Using Random Forests in the Structured Language Model

Part of Advances in Neural Information Processing Systems 17 (NIPS 2004)

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Peng Xu, Frederick Jelinek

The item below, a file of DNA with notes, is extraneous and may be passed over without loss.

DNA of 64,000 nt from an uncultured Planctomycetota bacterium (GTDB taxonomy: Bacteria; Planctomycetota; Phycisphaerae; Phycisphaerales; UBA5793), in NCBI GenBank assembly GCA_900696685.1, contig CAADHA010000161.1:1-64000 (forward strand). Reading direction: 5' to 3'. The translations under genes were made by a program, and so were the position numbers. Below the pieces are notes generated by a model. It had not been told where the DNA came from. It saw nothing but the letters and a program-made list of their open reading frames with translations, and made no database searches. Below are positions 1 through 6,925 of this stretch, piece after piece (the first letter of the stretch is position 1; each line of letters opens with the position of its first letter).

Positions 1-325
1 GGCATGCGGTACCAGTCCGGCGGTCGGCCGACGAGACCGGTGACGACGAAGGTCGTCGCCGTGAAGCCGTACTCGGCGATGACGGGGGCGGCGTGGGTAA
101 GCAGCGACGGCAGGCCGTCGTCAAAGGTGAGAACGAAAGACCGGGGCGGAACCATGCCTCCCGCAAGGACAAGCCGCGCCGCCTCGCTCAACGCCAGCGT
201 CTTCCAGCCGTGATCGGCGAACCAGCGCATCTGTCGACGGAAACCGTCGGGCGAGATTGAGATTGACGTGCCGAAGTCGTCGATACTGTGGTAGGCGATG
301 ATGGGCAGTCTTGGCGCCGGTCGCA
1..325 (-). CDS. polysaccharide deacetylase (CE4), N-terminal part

In this paper, we explore the use of Random Forests (RFs) in the struc- tured language model (SLM), which uses rich syntactic information in predicting the next word based on words already seen. The goal in this work is to construct RFs by randomly growing Decision Trees (DTs) us- ing syntactic information and investigate the performance of the SLM modeled by the RFs in automatic speech recognition. RFs, which were originally developed as classifiers, are a combination of decision tree classifiers. Each tree is grown based on random training data sampled independently and with the same distribution for all trees in the forest, and a random selection of possible questions at each node of the decision tree. Our approach extends the original idea of RFs to deal with the data sparseness problem encountered in language modeling. RFs have been studied in the context of n-gram language modeling and have been shown to generalize well to unseen data. We show in this paper that RFs using syntactic information can also achieve better performance in both perplexity (PPL) and word error rate (WER) in a large vocabulary speech recognition system, compared to a baseline that uses Kneser-Ney smoothing.